A deeply negative campaign doesn't appear to have done West Linn Republican Kelly Sloop any favors in her long-shot bid to take back House District 37 for the Republican Party.
Covering Tualatin and West Linn, the district has trended strongly toward Democrats in recent years, and two years after flipping the seat to the Democratic Party, state Rep. Rachel Prusak of West Linn leads Sloop by a huge margin, 61.5% to 38.4%, in unofficial results as of Wednesday morning.
Senate District 12
In one of the only nominally competitive Senate races touching the greater Portland area this fall, state Sen. Brian Boquist, R-Dallas, defeated little-known Democrat Bernadette Hansen of McMinnville. As of Wednesday morning, Boquist had captured 58.1% of the vote against just 41.8% for Hansen.
Democrats had held out some hope that even Boquist's largely conservative constituents in sprawling Senate District 12, which runs from Hillsboro south nearly to Corvallis, would be ready to replace their senator after a series of outbursts and erratic behavior during and after the 2019 legislative session. But they failed to line up a top-tier candidate, and Hansen never raised enough money to pose a serious challenge in the race.
In less closely watched races:
• Wlnsvey Campos will become one of the youngest legislators in state history. The 24-year-old Aloha Democrat is leading Republican Daniel Martin with 65.6% of the vote in House District 28. The Beaverton- and Aloha-based seat, being vacated by veteran lawmaker Jeff Barker, was considered a safe Democratic hold this year.
• Dacia Grayber of Southwest Portland is keeping House District 35 in Democratic hands. A union firefighter, Grayber was swiftly minted by Democrats as the heir apparent after longtime Rep. Margaret Doherty of Tigard announced her retirement in January. Grayber leads Republican Bob Niemeyer with 68.2% of the vote in the heavily Democratic district.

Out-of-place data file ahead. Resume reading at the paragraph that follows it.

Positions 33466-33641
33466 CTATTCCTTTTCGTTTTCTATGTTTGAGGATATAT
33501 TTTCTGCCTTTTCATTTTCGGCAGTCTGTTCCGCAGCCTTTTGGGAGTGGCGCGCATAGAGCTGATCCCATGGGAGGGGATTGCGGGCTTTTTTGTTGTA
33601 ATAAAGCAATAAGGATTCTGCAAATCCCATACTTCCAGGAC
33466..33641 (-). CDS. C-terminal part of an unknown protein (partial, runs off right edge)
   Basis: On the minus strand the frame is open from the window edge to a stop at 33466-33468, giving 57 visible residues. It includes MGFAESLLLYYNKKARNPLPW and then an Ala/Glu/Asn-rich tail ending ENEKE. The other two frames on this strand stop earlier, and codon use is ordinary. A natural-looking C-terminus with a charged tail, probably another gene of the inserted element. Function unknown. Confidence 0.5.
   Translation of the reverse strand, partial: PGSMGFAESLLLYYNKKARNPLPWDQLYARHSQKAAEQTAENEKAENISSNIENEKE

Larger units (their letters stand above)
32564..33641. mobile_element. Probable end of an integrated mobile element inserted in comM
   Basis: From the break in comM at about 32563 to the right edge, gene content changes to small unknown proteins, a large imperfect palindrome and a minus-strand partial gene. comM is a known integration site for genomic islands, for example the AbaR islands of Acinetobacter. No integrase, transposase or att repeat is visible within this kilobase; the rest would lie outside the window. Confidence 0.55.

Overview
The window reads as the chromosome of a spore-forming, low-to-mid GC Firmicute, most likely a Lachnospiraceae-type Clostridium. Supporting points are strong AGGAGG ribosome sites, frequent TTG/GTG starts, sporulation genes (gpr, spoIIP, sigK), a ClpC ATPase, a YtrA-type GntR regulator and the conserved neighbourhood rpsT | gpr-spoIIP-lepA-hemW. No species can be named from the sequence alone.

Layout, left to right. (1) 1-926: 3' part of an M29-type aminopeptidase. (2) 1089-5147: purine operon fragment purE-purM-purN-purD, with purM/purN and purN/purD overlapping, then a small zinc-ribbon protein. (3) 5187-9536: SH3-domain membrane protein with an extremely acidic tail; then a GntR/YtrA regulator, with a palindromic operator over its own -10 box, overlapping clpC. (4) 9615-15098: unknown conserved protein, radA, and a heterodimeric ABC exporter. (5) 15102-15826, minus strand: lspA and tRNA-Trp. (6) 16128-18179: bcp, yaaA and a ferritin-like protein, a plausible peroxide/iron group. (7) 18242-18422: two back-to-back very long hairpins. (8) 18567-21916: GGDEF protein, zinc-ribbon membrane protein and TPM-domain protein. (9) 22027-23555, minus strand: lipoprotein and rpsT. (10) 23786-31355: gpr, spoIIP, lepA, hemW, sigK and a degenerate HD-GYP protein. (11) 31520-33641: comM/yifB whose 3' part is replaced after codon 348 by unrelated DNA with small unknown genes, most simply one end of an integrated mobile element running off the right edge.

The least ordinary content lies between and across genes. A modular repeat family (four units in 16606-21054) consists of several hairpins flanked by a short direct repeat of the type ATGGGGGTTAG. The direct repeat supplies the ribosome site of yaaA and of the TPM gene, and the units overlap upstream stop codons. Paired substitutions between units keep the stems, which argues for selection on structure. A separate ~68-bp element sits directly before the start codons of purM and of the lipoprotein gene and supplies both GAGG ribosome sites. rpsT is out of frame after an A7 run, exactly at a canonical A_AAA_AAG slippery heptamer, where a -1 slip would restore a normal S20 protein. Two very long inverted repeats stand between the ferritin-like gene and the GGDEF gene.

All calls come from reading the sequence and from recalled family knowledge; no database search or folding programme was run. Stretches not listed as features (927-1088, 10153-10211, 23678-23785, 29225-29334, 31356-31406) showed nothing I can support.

• Lisa Reynolds has won her first term in the Oregon House in Portland's House District 36. Reynolds leads her Republican opponent, James Ball, with 83.2% of the vote. The seat was formerly held by Jennifer Williamson, a previous House majority leader who resigned from the Legislature in January. Akasha Lawrence-Spence, the Democrat appointed to succeed Williamson, chose not to run for a full term.
• After waging an impressive campaign to easily beat longtime Washington County Commissioner Dick Schouten in the Democratic primary, Portland's Kate Lieber will keep Senate District 14 in her party's hands. Lieber leads Aloha Republican Harmony Mulkey with a commanding 69.6% of the vote in unofficial results early on Election Night. The district, which stretches from Aloha into Portland's West Hills, is being vacated by Mark Hass, a longtime legislator from Beaverton who ran unsuccessfully for secretary of state this May.
Results are not final and could change as more ballots are tabulated. They will remain unofficial until the counts are completed and certified by the secretary of state later this month.
Editor's note: This story was updated at 7:30 a.m. Wednesday, Nov. 4, with additional results and quotes.